The 2022 NHL draft is upon us, and that means there’s all sorts of hockey headlines to break down. In this edition of Screen Shots, we’ll take a look at a few of those headlines. Let’s get to it:
– Rumors began to rumble Thursday that the Calgary Flames might be looking to move star winger and restricted free agent Matthew Tkachuk. Naturally, some people considered the possibility the Flames would unite Tkachuk with his brother, Brady, in Ottawa. In some ways, that makes sense, as Ottawa has the seventh-overall pick in this year’s draft, and the Tkachuk brothers have repeatedly expressed that they’d enjoy playing on the same team.
The problem with this scenario is it doesn’t address who the Flames are at this moment in their competitive cycle. They’re not a rebuilding organization who can take their time with a young prospect. They’re built for the present, and if they even considered dealing Matthew Tkachuk, it’s very likely Calgary GM Brad Treliving would want veteran assets that can help them win playoff games right away.
This is why a more likely scenario would involve Matthew Tkachuk and the St. Louis Blues. The Tkachuk’s father, famous former NHLer Keith Tkachuk, raised his sons in St. Louis and there’s little doubt Matthew would object to being dealt to a team that gave the Stanley Cup-champion Colorado Avalanche a very tough time. Moreover, the Blues could offer Calgary a star winger who could step in right away and deliver a lot of offense: star winger Vladimir Tarasenko, who still wants a trade out of Missouri.
Now 30 years old, Tarasenko has had health concerns in recent years, but he battled through them last season and wound up scoring 34 goals and 82 points in 75 games. That’s close to what Matthew Tkachuk (42 goals, 104 points in 82 games) produced last season, and Tarasenko’s salary of $7.5 million is in the same area of Tkachuk’s ($7 million). The 24-year-old will get a considerable raise for the 2022-23 campaign, but if the Flames used the money they’ll save in a Tarasenko/Tkachuk move to help them retain superstar forward and unrestricted free agent Johnny Gaudreau, it will be money well spent, and Calgary’s offensive attack will be about as potent as it was last season.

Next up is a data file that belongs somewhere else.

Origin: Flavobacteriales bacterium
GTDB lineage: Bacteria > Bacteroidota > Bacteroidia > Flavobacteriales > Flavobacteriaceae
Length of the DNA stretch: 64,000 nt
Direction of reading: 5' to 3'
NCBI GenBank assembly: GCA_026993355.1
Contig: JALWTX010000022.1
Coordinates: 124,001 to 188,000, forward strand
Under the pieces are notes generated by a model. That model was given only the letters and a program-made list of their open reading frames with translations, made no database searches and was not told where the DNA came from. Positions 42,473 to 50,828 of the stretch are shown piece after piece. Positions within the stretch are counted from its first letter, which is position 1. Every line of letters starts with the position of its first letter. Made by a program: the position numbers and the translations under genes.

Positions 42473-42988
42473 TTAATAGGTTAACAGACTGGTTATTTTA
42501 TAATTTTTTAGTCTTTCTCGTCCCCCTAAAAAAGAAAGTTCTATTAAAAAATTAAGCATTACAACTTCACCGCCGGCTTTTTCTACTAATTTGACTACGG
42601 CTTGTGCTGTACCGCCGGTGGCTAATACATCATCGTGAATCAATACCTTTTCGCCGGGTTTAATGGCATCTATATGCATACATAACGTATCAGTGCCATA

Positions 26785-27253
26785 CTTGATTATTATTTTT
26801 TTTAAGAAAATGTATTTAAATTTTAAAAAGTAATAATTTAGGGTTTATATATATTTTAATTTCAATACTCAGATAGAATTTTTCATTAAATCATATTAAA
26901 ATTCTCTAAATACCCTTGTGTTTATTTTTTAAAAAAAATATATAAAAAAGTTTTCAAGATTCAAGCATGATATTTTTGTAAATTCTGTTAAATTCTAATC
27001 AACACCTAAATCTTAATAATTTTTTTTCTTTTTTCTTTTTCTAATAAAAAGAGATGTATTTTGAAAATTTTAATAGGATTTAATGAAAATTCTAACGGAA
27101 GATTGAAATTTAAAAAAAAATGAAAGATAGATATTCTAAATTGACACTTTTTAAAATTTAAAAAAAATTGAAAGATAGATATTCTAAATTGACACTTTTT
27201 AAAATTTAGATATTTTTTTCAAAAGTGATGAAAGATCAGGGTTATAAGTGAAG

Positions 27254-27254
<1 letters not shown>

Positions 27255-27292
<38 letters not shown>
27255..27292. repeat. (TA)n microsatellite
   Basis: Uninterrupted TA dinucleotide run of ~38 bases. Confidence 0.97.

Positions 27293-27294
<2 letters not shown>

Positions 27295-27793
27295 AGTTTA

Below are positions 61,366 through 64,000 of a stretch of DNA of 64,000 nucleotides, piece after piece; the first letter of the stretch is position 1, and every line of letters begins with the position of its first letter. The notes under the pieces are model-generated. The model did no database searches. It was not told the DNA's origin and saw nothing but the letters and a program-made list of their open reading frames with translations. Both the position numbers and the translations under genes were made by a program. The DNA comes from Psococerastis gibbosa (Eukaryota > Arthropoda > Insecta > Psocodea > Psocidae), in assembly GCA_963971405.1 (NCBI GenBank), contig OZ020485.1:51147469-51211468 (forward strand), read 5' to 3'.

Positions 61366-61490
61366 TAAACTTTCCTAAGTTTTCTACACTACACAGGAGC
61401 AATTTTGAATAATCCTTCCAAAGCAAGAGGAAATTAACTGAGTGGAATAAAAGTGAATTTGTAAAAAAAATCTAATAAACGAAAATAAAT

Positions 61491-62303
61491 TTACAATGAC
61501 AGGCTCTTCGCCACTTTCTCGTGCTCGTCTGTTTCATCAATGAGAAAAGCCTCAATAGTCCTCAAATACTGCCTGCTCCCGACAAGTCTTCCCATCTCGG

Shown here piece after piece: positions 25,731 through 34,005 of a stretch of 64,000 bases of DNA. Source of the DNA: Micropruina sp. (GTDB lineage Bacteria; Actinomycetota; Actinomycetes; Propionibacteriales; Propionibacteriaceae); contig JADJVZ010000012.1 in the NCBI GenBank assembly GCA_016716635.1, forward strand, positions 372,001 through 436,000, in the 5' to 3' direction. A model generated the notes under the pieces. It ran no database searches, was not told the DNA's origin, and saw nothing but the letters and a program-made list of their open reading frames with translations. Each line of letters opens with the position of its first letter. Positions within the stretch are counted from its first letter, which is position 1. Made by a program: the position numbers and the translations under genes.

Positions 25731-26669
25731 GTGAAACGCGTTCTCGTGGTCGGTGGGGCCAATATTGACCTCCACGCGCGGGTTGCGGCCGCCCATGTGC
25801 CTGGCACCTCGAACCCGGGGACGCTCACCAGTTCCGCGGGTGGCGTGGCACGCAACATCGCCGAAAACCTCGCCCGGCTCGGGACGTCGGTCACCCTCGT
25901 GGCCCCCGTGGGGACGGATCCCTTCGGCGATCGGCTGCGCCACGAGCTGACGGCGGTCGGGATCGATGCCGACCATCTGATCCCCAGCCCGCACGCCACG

Tarasenko is scheduled to be a UFA next summer, but Treliving would have all season to convince him to stick around and remain a Flame in the long-term. And the Blues would have a young player coming off his best NHL season and a competitor who doesn’t want out the way Tarasenko does. There’s a good fit here for both sides, and Blues GM Doug Armstrong has proven he’s not afraid to make big moves. So don’t be shocked if a deal involving Matthew Tkachuk and Tarasenko becomes a reality. There’s pressure to win in both Calgary and St. Louis, and a move like this one would help each team try and achieve their ultimate goal.
– It was extremely refreshing to see the San Jose Sharks hire longtime NHLer and hockey lifer Mike Grier as their new GM this week. Diversity in the league is important, and although all teams can pay lip service to the notion the sport needs more minorities in prominent positions, it’s the ones who actually go ahead and hire non-Caucasian males that are backing up their words.
Grier now has to stabilize a franchise that dismissed head coach Bob Boughner last week, and that is searching for a winning identity with a graying core of talent and not enough prized prospects to signal a bright future. It’s probably going to be a season without playoffs again for San Jose, but Grier’s smarts and driven personality will give them a solid foundation on which to build a Cup contender.
– Finally, our sincere condolences to the family, friends and former teammates of former NHL defenseman Bryan Marchment, who died Wednesday in Montreal. The 53-year-old had been working as a scout for the Sharks, and was in Montreal for the draft.
While the cause of his death is unknown, it doesn’t matter for the teammates he battled for or the family he supported. He was a fierce competitor who didn’t mind being painted as “the bad guy”, and although his game would’ve had to have changed in today’s NHL, he was smart enough and had sufficiently-solid on-ice instincts to have still thrived in this era of the sport.
After his retirement as a player in 2006, Marchment was still visible in his hometown of Toronto. In fact, right beside The Hockey News’ offices in Toronto in the early aughts, Marchment was seen regularly in area stores. This writer recognized him immediately on one occasion and introduced himself to Marchment, who seemed surprised to be noticed, despite playing for the Maple Leafs in his penultimate NHL season. That’s a credit to Torontonians who appreciated his privacy, and to Marchment for being so humble. The hockey world is lesser for losing him, especially at such a young age.